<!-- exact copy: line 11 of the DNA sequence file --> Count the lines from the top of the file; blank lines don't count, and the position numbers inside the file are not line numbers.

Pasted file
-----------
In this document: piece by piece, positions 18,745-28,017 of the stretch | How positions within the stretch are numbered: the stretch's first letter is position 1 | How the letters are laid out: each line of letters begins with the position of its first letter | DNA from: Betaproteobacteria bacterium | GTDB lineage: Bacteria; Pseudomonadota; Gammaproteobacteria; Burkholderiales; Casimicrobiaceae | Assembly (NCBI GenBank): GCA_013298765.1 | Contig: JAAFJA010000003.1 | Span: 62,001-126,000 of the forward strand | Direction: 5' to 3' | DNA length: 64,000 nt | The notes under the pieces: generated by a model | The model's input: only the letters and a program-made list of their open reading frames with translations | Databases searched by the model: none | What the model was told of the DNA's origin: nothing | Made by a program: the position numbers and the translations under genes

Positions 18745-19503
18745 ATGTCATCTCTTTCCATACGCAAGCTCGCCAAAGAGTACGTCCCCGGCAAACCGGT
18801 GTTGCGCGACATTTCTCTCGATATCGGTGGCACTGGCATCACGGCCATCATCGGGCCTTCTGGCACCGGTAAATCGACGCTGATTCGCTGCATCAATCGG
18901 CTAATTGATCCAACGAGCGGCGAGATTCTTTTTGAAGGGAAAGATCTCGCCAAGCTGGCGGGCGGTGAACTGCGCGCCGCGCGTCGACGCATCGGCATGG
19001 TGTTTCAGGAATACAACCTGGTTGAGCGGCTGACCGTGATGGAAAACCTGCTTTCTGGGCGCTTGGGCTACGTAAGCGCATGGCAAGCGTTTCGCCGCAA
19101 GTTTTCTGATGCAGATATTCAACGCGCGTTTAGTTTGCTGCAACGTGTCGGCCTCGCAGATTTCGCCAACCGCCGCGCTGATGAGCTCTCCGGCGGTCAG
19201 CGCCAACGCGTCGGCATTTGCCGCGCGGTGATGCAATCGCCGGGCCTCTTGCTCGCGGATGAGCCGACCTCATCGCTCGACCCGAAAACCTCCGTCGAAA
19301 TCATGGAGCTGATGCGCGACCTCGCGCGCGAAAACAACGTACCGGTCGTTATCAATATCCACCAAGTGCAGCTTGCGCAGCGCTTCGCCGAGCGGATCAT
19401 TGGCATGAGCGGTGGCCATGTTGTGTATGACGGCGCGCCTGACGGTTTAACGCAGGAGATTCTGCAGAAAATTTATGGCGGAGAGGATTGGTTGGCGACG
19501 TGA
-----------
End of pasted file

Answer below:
19501 TGA